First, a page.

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Mountain gorillas 'baby boom' in Uganda

dpadpa 17/11/2016 By Caroline Berdon

Uganda has prioritised the conservation of its mountain gorillas, who are now responding with a baby boom, says the country's tourism authority.

A Ugandan mountain gorilla has given birth to the third newborn in a south-western national park since August 21, sparking reports of a "baby boom" among the endangered species.

The possibility of viewing mountain gorillas has contributed hugely to the growth of the tourism industry in Uganda, which receives about 1.3 million visitors annually, according to the Tourism and Wildlife Ministry.

A female known as Businza gave birth on November 11 in the Bwindi Impenetrable National Park to a baby whose gender has not yet been established, a spokesman for the Uganda Wildlife Authority told DPA.

"It is highly protected by the silverback [male gorilla] and is only viewed from a distance," Jossy Muhangi said.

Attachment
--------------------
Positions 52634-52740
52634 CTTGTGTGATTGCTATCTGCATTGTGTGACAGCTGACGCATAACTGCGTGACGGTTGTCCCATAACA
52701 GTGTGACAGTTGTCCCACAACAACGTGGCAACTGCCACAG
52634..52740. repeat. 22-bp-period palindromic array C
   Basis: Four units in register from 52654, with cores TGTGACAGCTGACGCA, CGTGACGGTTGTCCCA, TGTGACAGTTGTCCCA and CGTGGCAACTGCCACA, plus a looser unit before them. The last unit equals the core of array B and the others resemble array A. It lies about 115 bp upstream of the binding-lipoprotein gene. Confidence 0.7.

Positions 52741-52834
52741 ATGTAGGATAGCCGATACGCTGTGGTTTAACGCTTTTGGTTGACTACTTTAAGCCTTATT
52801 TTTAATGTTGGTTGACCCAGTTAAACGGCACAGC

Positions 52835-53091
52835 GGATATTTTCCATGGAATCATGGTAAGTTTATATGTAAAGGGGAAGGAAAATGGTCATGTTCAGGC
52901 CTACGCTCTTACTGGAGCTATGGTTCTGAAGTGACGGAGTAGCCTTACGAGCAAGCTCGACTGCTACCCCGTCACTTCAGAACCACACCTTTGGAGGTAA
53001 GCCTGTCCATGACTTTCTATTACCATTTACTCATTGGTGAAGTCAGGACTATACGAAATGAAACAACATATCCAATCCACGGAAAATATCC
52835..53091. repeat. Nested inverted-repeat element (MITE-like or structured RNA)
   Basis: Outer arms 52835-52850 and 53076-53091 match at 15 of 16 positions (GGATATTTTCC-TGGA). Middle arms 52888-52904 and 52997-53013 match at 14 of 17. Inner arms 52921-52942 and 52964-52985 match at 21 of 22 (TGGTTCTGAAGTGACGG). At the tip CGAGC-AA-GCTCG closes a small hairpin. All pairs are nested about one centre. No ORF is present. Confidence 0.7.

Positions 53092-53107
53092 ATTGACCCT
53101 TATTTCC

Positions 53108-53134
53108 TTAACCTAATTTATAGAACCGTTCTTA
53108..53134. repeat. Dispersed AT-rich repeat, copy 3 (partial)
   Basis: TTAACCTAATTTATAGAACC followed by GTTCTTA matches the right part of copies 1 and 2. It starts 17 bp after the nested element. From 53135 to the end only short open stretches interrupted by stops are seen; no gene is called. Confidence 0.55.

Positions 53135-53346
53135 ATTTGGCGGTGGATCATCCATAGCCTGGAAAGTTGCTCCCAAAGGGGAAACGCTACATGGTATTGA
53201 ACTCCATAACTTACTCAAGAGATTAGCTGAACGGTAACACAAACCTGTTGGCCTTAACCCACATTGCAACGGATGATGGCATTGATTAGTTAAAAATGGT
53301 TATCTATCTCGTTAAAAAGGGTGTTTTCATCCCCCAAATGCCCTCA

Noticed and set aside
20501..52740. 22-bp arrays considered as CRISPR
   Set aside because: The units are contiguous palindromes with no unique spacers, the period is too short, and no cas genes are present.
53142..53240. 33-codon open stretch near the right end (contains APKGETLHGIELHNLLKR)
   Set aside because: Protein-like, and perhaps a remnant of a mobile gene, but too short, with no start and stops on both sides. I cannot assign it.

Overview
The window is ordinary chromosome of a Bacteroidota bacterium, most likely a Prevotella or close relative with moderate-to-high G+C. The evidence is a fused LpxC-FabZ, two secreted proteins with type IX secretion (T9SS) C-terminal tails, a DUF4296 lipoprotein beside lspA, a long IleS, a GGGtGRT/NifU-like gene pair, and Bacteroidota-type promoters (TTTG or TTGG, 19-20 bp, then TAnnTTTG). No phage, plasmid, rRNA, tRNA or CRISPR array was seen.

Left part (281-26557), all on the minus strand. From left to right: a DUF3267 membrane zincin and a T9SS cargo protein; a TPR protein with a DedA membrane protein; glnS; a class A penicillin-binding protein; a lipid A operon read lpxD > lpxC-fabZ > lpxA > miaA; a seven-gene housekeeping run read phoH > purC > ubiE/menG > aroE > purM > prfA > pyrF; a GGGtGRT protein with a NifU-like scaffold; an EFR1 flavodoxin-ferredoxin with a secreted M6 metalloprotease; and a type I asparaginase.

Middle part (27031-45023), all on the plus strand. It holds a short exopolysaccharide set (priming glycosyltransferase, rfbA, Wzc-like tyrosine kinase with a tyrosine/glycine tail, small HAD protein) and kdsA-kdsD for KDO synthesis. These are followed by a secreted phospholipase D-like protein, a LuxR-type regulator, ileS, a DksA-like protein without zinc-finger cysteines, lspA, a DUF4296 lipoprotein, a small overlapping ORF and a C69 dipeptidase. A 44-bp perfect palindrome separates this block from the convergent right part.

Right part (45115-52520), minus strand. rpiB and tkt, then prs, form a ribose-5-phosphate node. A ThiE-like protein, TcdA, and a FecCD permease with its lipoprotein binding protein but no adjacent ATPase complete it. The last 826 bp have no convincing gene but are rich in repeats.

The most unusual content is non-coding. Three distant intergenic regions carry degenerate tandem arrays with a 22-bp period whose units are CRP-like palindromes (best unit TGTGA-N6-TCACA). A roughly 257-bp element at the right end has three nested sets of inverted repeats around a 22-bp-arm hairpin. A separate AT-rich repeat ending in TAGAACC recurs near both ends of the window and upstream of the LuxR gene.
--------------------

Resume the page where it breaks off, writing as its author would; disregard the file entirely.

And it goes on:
Another baby was born to the same gorilla family on August 21, while rangers found another newborn on September 10, according to the tourism board.

"Over the last 10 years, Uganda has been leading in the conservation of the mountain gorillas. The mountain gorillas are responding ... by giving birth," said Andrew Seguya, executive director of the Uganda Wildlife Authority.

The world's approximately 880 mountain gorillas live in eastern Africa, half of them in Bwindi, according to the World Wide Fund for Nature. The species is classified as critically endangered by the International Union for Conservation of Nature.

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